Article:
Some people might say that this is all well and good in pure math, but empirical science has no need for squishy intuitions and paradigm-cases.  Nothing could be further from the truth.  Suppose, again, that I told you that physicists since Kelvin had gotten the definition of temperature all wrong, and that I had a new, better definition.  And, when I built a Scott-thermometer that measures true temperatures, it delivered the shocking result that boiling water is actually colder than ice.  You’d probably tell me where to shove my Scott-thermometer.  But wait: how do you know that I’m not the Copernicus of heat, and that future generations won’t celebrate my breakthrough while scoffing at your small-mindedness?

I’d say there’s an excellent answer: because what we mean by heat is “whatever it is that boiling water has more of than ice” (along with dozens of other paradigm-cases).  And because, if you use a thermometer to check whether boiling water is hotter than ice, then the term for what you’re doing is calibrating your thermometer.  When the clock strikes 13, it’s time to fix the clock, and when the thermometer says boiling water’s colder than ice, it’s time to replace the thermometer—or if needed, even the entire theory on which the thermometer is based.

Ah, you say, but doesn’t modern physics define heat in a completely different, non-intuitive way, in terms of molecular motion?  Yes, and that turned out to be a superb definition—not only because it was precise, explanatory, and applicable to cases far beyond our everyday experience, but crucially, because it matched common sense on the paradigm-cases.  If it hadn’t given sensible results for boiling water and ice, then the only possible conclusion would be that, whatever new quantity physicists had defined, they shouldn’t call it “temperature,” or claim that their quantity measured the amount of “heat.”  They should call their new thing something else.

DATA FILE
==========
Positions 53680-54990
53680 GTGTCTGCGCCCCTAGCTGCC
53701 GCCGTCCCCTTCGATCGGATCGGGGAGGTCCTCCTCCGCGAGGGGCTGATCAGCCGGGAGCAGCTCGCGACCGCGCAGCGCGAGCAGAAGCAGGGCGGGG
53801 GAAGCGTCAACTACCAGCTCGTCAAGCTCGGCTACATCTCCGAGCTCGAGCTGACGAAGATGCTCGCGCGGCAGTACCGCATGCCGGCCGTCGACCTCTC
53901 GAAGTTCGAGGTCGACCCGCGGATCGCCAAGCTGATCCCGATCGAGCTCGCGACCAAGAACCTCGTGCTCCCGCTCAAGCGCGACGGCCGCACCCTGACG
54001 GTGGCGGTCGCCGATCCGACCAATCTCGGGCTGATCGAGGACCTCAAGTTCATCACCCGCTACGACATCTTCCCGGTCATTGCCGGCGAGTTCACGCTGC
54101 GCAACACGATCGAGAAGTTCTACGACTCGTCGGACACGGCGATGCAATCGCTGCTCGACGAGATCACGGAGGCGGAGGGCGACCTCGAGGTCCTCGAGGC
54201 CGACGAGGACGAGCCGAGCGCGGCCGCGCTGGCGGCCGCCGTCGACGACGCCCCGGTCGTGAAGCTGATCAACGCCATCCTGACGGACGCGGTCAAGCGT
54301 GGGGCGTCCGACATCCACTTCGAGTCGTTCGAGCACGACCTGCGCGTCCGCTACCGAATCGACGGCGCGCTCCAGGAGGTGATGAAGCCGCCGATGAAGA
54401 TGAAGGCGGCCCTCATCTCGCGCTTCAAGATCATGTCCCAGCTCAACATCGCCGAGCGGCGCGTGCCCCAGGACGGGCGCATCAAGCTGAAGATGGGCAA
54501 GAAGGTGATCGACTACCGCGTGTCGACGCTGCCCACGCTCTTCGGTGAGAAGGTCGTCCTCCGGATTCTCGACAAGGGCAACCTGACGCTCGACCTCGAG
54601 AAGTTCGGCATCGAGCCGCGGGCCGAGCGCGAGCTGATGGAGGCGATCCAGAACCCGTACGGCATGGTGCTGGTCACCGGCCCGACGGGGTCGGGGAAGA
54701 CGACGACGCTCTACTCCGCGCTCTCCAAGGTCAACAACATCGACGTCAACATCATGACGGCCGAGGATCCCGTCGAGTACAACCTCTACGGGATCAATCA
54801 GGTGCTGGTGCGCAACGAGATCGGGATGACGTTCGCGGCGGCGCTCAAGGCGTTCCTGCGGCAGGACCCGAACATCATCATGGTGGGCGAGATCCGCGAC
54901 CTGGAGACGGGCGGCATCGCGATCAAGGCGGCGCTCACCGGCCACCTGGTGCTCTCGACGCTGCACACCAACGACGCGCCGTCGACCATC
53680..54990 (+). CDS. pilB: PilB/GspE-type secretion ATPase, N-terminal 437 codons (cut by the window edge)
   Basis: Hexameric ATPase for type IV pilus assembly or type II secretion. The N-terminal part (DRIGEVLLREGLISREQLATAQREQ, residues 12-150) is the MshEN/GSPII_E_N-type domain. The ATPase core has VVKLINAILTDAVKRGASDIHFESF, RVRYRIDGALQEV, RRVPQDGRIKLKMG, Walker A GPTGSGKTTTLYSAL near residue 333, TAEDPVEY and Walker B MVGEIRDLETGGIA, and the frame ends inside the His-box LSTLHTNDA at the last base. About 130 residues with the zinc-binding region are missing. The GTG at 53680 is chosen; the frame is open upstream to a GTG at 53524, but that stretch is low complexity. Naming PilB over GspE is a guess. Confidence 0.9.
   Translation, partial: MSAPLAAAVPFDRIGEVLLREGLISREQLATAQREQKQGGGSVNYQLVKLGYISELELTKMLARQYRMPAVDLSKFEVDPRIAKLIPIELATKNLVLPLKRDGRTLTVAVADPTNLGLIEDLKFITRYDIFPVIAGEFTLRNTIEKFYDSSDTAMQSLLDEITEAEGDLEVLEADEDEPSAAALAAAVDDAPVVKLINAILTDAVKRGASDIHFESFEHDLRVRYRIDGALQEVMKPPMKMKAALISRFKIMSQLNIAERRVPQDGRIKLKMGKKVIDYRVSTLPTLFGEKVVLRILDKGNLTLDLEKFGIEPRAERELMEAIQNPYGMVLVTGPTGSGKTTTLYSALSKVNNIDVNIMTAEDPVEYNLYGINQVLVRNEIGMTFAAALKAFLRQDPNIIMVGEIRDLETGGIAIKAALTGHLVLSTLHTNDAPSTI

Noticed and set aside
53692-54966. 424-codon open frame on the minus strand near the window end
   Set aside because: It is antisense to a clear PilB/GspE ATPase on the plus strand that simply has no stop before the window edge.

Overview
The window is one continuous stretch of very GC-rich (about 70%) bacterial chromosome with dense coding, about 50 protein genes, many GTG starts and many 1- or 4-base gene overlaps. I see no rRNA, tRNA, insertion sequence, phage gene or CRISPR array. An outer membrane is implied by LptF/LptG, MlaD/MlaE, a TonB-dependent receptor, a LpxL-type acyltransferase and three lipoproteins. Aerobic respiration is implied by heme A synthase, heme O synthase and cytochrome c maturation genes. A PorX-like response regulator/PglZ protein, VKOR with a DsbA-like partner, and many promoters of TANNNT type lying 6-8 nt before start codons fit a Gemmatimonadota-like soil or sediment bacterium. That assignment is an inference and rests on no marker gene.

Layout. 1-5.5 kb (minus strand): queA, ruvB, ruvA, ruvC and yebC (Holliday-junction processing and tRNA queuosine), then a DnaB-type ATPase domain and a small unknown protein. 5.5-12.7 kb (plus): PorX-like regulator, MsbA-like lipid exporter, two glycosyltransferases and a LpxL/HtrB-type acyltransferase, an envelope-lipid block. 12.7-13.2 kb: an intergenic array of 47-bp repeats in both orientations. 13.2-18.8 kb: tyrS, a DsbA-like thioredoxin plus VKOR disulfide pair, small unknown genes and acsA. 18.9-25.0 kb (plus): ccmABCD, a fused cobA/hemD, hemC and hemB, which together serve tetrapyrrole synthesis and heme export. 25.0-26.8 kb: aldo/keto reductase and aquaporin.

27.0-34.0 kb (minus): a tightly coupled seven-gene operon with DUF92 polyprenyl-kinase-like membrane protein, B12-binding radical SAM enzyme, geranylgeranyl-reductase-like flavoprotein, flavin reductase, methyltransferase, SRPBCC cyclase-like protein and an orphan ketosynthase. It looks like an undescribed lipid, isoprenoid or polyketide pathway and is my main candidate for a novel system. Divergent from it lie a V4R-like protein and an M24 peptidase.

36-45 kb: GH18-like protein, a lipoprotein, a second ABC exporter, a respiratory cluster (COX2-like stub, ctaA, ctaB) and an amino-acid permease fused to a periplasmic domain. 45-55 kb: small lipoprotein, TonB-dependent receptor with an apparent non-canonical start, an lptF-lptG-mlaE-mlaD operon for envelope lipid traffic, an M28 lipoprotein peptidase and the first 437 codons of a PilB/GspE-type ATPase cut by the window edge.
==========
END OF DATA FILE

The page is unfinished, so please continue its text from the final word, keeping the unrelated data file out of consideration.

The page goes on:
The implications for the consciousness debate are obvious.  When we consider whether to accept IIT’s equation of integrated information with consciousness, we don’t start with any agreed-upon, independent notion of consciousness against which the new notion can be compared.  The main things we start with, in my view, are certain paradigm-cases that gesture toward what we mean:

  • You are conscious (though not when anesthetized).
  • (Most) other people appear to be conscious, judging from their behavior.
  • Many animals appear to be conscious, though probably to a lesser degree than humans (and the degree of consciousness in each particular species is far from obvious).
  • A rock is not conscious.  A wall is not conscious.  A Reed-Solomon code is not conscious.  Microsoft Word is not conscious (though a Word macro that passed the Turing test conceivably would be).

Fetuses, coma patients, fish, and hypothetical AIs are the x sin(1/x)’s of consciousness: they’re the tougher cases, the ones where we might actually need a formal definition to adjudicate the truth.

Now, given a proposed formal definition for an intuitive concept, how can we check whether the definition is talking about same thing we were trying to get at before?  Well, we can check whether the definition at least agrees that parabolas are continuous while step functions are not, that boiling water is hot while ice is cold, and that we’re conscious while Reed-Solomon decoders are not.  If so, then the definition might be picking out the same thing that we meant, or were trying to mean, pre-theoretically (though we still can’t be certain).  If not, then the definition is certainly talking about something else.

What else can we do?